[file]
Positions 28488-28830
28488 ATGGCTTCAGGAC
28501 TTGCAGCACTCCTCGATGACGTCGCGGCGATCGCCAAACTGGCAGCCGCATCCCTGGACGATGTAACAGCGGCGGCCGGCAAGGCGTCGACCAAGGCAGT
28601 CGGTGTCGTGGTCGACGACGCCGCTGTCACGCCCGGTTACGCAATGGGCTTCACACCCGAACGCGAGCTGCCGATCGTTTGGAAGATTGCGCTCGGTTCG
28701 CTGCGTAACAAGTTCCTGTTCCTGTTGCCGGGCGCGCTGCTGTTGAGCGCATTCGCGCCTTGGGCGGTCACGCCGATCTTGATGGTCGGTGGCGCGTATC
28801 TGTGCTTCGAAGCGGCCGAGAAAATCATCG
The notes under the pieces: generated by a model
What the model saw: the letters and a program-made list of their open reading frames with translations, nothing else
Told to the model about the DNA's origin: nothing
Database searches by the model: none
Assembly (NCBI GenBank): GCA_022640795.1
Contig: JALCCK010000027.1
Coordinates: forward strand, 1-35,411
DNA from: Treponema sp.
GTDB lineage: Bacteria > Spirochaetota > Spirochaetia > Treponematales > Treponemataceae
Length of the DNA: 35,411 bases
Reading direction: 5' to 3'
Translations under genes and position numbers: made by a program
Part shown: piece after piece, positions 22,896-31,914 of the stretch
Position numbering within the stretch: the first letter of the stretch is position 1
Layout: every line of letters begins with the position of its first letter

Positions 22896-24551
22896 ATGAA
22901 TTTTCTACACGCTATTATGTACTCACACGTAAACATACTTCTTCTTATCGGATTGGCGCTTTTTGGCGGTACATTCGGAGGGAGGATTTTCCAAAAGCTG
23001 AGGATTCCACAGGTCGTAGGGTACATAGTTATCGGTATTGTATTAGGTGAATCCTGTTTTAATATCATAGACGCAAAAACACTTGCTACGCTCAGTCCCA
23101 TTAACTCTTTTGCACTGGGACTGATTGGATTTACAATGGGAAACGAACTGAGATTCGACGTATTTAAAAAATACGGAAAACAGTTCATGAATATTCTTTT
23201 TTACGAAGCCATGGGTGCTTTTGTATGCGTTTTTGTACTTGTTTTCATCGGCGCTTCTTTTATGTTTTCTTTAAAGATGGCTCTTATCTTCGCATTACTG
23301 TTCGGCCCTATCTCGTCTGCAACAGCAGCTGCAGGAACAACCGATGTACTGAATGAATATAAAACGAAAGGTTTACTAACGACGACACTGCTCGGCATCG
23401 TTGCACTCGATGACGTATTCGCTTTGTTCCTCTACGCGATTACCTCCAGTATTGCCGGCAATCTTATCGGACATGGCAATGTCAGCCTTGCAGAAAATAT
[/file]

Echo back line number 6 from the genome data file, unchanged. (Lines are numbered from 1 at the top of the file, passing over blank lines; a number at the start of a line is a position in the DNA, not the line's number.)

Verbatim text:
28801 TGTGCTTCGAAGCGGCCGAGAAAATCATCG